All good ideas arrive by chance… Max Ernst
I wake up these days with the thought running through my brain cells: ‘It’s Plague Time!’ – won’t be going anywhere today except round & round the garden and the forest of my mind.
But usually something more esoteric and lastingly binding takes over: today, for example, I remember that yesterday evening I set myself to make a permanent note of a quotation from JBPriestley’s remarkable & haunting novel Bright Day first thing in the morning:-
One mistake we’re apt to make, though, is to assume that we are just ourselves as we are now, whereas that’s only the thin top slice of us. And whatever has happened to us in the past is still there, perhaps still working away at us…
Thus the thought ‘It’s Plague Time!’ becomes swallowed up by the enthusiasm of the intellectual chase. Though I might also be wondering if our strange tabby cat has been in for his midnight feast, everything that follows has been working away at me for years! It’s just like Tennyson wrote in his long poem Ulysses:-
I am a part of all that I have met;
Yet all experience is an arch wherethro’
Gleams that untravell’d world whose margin fades
For ever and forever when I move.
And then, after making that connection, since things seem separate while in fact everything is connected (for which thought I am of course indebted to PDOuspensky) I remember that my grand-daughter asked me yesterday if I think Giorgio de Chirico was a Surrealist; in the middle of the night, grasping perhaps at the prior idea of ‘the real’ which was haunting me, I had got up to scribble
on a small piece of paper in the expectation/hope that it might help me construct a sensible kind of answer for Rosie.
Then, by the randomness of chance, I remembered that Professor Joad would have said ‘it all depends on what you mean by Surrealist…’
The word was apparently first used by Guillaume Apollinaire in a play written in 1903 and performed in 1917 but André Breton in the Surrealist Manifesto (1924) defined surrealism as:
…pure psychic automatism, by which one proposes to express, either verbally, in writing, or by any other manner, the real functioning of thought. Dictation of thought in the absence of all control exercised by reason, outside of all aesthetic and moral preoccupation…
There we have it: ‘the real functioning of thought’ – stream of consciousness, associations between one brain cell and another unsullied by the intervention of invented human categories, uncontrolled by any kind of pre-existing packaging – aesthetic or moral, political or religious, intellectual or emotional, snakes & ladders or ludo… ‘pure psychic automatism’…
Guillaume Apollinaire also called de Chirico a ‘Metaphysical’ painter: if we take the word metaphysical to mean ‘beyond mortally physical appearances’ that would fit with something de Chirico wrote:-
To become truly immortal, a work of art must escape all human limits: logic and common sense will only interfere. But once these barriers are broken, it will enter the realms of childhood visions and dreams.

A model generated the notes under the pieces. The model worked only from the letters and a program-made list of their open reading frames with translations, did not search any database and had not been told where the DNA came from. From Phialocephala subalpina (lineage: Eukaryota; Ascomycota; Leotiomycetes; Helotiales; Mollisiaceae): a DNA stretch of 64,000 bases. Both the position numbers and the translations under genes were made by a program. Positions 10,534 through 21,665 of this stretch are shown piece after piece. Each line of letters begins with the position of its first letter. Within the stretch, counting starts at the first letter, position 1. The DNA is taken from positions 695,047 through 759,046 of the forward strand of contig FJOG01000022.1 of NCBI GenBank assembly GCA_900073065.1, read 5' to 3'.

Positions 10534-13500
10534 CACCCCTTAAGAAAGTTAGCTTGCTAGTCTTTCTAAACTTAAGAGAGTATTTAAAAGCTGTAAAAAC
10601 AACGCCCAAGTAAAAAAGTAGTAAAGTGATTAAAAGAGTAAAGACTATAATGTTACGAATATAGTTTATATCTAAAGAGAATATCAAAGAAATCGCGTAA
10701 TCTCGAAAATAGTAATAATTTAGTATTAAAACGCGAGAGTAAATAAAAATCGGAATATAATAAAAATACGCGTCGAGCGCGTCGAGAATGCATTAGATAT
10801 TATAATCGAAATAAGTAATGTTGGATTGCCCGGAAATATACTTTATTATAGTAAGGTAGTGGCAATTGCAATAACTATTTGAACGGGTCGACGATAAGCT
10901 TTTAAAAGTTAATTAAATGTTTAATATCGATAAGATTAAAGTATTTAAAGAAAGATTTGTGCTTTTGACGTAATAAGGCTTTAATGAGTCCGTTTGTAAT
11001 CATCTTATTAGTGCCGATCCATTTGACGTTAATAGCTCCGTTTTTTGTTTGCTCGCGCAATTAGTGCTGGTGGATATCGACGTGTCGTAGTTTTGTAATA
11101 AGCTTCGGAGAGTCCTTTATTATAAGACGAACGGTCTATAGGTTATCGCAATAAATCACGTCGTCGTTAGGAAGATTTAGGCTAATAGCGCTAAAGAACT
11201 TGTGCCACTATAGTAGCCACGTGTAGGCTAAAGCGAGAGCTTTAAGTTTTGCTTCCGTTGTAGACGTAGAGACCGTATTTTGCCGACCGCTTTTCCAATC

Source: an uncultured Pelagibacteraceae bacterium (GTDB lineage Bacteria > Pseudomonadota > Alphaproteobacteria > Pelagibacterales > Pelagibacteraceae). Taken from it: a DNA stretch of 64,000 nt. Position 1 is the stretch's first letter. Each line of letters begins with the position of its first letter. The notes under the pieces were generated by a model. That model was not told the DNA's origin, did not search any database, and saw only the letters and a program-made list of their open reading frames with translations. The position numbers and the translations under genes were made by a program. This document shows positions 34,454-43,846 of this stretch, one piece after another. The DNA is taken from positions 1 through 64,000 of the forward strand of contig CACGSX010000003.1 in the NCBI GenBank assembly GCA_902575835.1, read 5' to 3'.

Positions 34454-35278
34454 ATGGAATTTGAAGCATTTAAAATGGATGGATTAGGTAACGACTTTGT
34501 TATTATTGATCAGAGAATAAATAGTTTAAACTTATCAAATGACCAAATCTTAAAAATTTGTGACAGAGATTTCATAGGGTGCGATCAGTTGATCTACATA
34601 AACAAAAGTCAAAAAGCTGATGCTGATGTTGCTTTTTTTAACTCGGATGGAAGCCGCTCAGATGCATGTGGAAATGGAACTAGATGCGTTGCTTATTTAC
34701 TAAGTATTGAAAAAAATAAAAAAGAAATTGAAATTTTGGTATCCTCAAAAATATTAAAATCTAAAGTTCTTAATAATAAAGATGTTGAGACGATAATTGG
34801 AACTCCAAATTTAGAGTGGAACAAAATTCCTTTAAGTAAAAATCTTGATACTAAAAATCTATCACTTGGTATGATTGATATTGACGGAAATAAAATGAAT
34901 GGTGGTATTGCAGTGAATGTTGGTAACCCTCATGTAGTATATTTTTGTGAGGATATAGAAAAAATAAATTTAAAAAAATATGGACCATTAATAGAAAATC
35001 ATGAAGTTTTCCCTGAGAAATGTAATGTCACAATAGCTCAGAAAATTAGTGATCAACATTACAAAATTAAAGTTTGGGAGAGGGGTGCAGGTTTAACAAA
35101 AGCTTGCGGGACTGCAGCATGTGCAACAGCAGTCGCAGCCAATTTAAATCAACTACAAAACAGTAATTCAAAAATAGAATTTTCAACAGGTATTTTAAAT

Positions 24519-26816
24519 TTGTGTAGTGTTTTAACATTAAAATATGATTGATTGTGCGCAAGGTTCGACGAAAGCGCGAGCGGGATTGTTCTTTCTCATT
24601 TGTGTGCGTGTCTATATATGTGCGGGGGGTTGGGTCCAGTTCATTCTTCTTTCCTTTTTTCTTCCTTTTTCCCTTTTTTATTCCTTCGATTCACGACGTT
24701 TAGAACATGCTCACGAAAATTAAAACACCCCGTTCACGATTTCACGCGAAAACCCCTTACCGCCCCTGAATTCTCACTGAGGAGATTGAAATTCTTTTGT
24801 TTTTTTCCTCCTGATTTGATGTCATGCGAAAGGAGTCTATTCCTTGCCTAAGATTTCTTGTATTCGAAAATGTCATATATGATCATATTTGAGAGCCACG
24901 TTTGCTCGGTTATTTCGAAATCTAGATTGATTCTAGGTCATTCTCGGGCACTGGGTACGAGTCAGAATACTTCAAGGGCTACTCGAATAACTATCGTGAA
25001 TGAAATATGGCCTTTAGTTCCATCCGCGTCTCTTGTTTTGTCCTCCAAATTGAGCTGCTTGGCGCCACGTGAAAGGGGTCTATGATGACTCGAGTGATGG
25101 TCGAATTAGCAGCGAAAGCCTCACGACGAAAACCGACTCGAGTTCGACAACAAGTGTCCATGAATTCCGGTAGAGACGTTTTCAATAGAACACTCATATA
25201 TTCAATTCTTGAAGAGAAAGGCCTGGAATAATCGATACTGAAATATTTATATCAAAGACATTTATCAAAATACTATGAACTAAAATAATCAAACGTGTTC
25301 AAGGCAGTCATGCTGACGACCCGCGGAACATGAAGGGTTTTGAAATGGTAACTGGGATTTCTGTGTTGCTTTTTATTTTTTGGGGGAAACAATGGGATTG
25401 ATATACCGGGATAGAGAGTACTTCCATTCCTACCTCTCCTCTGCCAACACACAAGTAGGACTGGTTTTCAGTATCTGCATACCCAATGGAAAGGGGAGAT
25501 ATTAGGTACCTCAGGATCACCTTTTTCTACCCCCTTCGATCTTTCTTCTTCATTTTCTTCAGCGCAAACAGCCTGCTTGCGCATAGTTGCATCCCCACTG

If I had been Guillaume Apollinaire, with a penchant for labelling things and knowing what I know now, I would have called surrealism META-REALISM since its many manifestations simply go beyond or above the ‘real’. And I would not have pinned a different label on de Chirico.
The Greek prefix μετα is a very useful way of referring to something as meaning ‘after’, ‘beyond’, ‘above’, ‘across’, ‘at a higher level than’, ‘encompassing’… ‘Meta-realism’ would therefore signify something like ‘a realm existing on a higher level than what seems like everyday reality’; since everyday reality often feels like a bit of a dream, the surrealists managed to penetrate something beyond or encompassing it to escape all human self-limiting functions – thought, logic, false imagination, arbitrary categorisations.
Though often self-limiting and arbitrary, all philosophy and psychology, could be said to be META to life as it is lived, not necessarily ‘higher’ but certainly ‘beyond’ what they seek to describe…
But perhaps we ought first of all to establish the nature of ‘the real’ and be able to say what’s ‘unreal’. Outside the hedge around my garden, there is currently a Global Plague: it seems completely unreal since outside my window the ‘real’ apple tree is white with blossom, the ‘real’ silver birch is coming into leaf and I know that the ‘real’ lilac which I cannot see from my window elsewhere in the garden, in the dooryard perhaps, is blooming – everything behaving normally for the time of year; on the other hand, there are daily reports of ‘real’ hundreds of people dying across the world and one can learn about a ‘real’ President and a ‘real’ Prime Minister making complete fools of themselves and we can entertain a ‘real thought’ that, when you have an economy that is about to collapse because people are now only buying what they need, you know you have a flawed economy – which leads to the ‘real’ question: why don’t people always buy just what they need? How is it that they have chosen to be conned into buying what they don’t really need at all?
There is a seeming unreality abroad but it’s in fact something that now just can’t help happening: it started with the eating of bats in China or, maybe more likely, it escaped from some biological weapon research establishment run by the Americans. The Plague – I prefer to call it that rather than honour it with some fancy-sounding scientific name which hides its ‘real’ nature – is certainly happening, therefore it’s real – ‘everything happens’, says Gurdjieff. The feeling of ‘unreality’ associated with it comes from the straightforward human inability to encompass mentally all the variables (the who-what-why-when-where-how of it – the 5WH of it) – it just seems a very strange event.